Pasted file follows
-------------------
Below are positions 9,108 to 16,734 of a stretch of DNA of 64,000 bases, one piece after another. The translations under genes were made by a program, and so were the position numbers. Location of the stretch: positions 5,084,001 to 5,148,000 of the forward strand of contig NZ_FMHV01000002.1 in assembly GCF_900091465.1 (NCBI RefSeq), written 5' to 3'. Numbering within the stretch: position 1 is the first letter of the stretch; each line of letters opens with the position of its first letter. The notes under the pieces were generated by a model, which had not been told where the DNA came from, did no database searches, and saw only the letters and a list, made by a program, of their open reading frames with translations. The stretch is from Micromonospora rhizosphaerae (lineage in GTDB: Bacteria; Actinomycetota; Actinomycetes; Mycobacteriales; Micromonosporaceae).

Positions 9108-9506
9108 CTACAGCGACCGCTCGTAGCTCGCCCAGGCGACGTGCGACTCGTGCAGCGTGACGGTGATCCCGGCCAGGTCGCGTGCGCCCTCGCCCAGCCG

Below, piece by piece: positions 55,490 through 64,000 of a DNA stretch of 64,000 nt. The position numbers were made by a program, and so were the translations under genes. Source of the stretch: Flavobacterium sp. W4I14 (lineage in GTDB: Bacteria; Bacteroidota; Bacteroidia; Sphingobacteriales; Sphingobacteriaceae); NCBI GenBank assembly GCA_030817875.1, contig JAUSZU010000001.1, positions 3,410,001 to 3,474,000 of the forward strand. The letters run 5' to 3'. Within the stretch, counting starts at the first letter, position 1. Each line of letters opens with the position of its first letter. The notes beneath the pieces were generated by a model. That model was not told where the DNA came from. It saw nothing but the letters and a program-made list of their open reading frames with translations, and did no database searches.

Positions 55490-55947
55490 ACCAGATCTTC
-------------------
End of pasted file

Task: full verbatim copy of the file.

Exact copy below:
Below are positions 9,108 to 16,734 of a stretch of DNA of 64,000 bases, one piece after another. The translations under genes were made by a program, and so were the position numbers. Location of the stretch: positions 5,084,001 to 5,148,000 of the forward strand of contig NZ_FMHV01000002.1 in assembly GCF_900091465.1 (NCBI RefSeq), written 5' to 3'. Numbering within the stretch: position 1 is the first letter of the stretch; each line of letters opens with the position of its first letter. The notes under the pieces were generated by a model, which had not been told where the DNA came from, did no database searches, and saw only the letters and a list, made by a program, of their open reading frames with translations. The stretch is from Micromonospora rhizosphaerae (lineage in GTDB: Bacteria; Actinomycetota; Actinomycetes; Mycobacteriales; Micromonosporaceae).

Positions 9108-9506
9108 CTACAGCGACCGCTCGTAGCTCGCCCAGGCGACGTGCGACTCGTGCAGCGTGACGGTGATCCCGGCCAGGTCGCGTGCGCCCTCGCCCAGCCG

Below, piece by piece: positions 55,490 through 64,000 of a DNA stretch of 64,000 nt. The position numbers were made by a program, and so were the translations under genes. Source of the stretch: Flavobacterium sp. W4I14 (lineage in GTDB: Bacteria; Bacteroidota; Bacteroidia; Sphingobacteriales; Sphingobacteriaceae); NCBI GenBank assembly GCA_030817875.1, contig JAUSZU010000001.1, positions 3,410,001 to 3,474,000 of the forward strand. The letters run 5' to 3'. Within the stretch, counting starts at the first letter, position 1. Each line of letters opens with the position of its first letter. The notes beneath the pieces were generated by a model. That model was not told where the DNA came from. It saw nothing but the letters and a program-made list of their open reading frames with translations, and did no database searches.

Positions 55490-55947
55490 ACCAGATCTTC